Lakes Entrance is home to the largest commercial fishing fleet in Victoria and is increasingly used by local and visiting recreational vessels. Dredging at the entrance to the Gippsland Lakes has occurred for over 120 years and has been essential for maintaining access between the Gippsland Lakes and Bass Strait since the permanent entrance was constructed in 1889. Ensuring a safe port access is critical for the Lakes Entrance economy and local tourism.
Maintenance dredging is an ongoing activity. Dredging only involves relocating clean oceanic sand, that has moved along the Ninety Mile Beach and accumulated in and around the entrance and on the bar. Gippsland Ports owns a Cutter Suction Dredge, the Kalimna, which dredges inside the entrance on an ongoing basis. A Trailing Suction Hopper Dredge (TSHD) has been periodically contracted over the past 9 years to maintain the ocean access into Bass Strait. Gippsland Ports will own and operate the TSHD Tommy Norton from September 2017 to perform this role.
The Environmental Management Plan sets out strict rules to ensure the environment is protected. These rules set out when, where and how dredging is to occur. The Plan also consolidates obligations established under Victorian and Commonwealth approvals.
Due to the nature of the bar, the dredging work required, and to ensure the safety of all mariners, mariners are advised to navigate with extreme caution and to maintain a safe distance from any dredging vessels at all times. A Notice to Mariners is issued and published on this website for each dredging program.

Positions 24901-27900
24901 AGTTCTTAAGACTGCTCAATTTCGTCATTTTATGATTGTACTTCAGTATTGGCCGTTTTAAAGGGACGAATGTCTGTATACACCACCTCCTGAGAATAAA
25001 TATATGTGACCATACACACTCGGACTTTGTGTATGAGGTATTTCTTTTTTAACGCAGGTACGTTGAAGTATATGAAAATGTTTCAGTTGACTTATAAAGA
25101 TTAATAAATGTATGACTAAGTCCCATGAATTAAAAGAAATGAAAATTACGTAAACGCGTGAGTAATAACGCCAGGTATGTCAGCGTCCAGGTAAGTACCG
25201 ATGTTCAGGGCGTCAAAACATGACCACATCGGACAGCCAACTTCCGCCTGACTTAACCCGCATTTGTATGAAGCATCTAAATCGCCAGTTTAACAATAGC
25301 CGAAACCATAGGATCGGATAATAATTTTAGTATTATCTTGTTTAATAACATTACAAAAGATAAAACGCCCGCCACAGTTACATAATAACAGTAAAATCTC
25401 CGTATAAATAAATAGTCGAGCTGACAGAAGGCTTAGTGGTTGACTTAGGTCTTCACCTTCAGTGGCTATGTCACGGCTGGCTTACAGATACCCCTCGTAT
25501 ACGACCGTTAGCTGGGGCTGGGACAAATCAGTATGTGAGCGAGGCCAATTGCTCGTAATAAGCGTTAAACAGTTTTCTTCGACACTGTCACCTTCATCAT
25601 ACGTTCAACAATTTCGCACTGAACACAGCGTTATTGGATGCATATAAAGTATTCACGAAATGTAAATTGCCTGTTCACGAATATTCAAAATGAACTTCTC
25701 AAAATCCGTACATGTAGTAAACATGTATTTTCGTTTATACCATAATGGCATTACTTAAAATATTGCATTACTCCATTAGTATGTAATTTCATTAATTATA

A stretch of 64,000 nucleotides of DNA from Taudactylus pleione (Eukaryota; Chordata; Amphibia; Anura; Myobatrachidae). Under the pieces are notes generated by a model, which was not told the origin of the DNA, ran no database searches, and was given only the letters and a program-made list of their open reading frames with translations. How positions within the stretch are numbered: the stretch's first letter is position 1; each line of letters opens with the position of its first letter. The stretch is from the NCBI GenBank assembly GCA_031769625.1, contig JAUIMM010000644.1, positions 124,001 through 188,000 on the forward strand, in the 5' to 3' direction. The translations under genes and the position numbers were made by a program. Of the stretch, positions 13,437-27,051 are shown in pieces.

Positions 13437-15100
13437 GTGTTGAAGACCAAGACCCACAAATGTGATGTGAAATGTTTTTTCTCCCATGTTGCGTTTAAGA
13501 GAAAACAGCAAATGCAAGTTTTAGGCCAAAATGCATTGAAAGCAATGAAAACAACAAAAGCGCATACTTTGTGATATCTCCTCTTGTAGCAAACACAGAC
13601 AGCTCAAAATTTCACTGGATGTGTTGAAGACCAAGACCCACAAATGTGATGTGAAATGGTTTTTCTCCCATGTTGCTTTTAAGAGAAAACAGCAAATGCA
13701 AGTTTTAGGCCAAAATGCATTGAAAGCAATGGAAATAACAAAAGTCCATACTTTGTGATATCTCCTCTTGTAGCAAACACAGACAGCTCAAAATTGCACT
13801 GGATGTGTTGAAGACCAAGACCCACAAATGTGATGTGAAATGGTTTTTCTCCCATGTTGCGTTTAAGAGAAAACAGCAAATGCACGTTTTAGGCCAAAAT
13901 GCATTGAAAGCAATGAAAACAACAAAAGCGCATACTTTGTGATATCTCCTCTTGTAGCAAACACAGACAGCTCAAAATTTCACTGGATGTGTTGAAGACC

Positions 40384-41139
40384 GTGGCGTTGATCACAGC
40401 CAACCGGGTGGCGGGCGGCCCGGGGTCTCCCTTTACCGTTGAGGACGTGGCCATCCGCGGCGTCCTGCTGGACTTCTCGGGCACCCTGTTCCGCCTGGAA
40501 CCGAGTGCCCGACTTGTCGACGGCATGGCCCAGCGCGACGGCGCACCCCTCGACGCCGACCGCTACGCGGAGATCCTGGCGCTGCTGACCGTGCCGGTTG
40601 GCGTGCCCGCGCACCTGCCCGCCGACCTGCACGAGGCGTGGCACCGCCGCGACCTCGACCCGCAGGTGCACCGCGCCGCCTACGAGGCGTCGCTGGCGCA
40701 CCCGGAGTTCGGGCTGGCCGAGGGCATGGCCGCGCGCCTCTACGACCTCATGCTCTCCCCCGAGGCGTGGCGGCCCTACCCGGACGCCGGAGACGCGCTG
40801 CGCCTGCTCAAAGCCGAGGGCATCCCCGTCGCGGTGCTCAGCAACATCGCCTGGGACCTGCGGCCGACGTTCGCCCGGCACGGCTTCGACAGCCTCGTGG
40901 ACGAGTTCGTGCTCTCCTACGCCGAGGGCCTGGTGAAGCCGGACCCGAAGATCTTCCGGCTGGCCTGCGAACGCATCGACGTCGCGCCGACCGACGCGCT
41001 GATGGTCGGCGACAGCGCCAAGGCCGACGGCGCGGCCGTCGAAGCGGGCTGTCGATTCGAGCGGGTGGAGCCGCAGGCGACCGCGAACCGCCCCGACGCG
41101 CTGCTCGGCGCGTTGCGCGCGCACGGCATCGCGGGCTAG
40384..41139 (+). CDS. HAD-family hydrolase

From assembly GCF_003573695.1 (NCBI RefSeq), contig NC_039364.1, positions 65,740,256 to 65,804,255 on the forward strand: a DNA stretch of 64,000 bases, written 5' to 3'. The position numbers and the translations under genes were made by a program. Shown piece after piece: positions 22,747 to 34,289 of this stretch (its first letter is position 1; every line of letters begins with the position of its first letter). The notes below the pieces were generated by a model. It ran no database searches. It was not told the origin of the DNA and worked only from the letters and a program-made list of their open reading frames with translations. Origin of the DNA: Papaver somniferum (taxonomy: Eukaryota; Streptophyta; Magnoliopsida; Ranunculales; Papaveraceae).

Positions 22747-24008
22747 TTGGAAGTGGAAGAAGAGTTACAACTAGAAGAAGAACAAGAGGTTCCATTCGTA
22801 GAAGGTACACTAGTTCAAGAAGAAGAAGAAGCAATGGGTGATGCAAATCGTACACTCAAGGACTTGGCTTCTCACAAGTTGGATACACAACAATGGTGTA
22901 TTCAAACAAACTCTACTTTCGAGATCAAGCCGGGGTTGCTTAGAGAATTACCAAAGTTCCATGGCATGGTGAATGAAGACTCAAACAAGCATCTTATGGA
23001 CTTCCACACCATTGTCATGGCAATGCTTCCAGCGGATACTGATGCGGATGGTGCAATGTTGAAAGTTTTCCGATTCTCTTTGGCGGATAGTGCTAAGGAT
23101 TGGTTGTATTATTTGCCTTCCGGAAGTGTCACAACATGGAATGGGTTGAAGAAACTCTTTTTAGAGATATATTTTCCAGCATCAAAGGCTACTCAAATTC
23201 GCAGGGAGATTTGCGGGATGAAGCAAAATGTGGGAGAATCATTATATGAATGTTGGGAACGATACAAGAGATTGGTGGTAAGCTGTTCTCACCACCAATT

TSHD maintenance dredging program
The Tommy Norton TSHD is anticipated to relocate annually approximately 200,000 – 300,000m3 of clean oceanic sand predominantly from the Lakes Entrance Bar. There will also be some minor maintenance dredging of the inner channels.
The TSHD will be available to work year round, however will only dredge when maintenance trigger levels have been reached and/or when local weather and tidal conditions allow. Regular surveys of the Bar and the inner channels are available on the Bathymetric Surveys section of this website once they have been completed.
10-year Sea Dumping Permit
The Department of Environment issued Gippsland Ports a 10-year sea dumping permit to continue TSHD maintenance dredging of the Bar and inner channels. This permit covers the period 2013 through to 2023.
A requirement of the permit is that Gippsland Ports must have a Long Term Monitoring and Management Plan in place for maintenance dredging with ocean disposal.
The following documents provide some further information on dredging in the Port of Gippsland Lakes.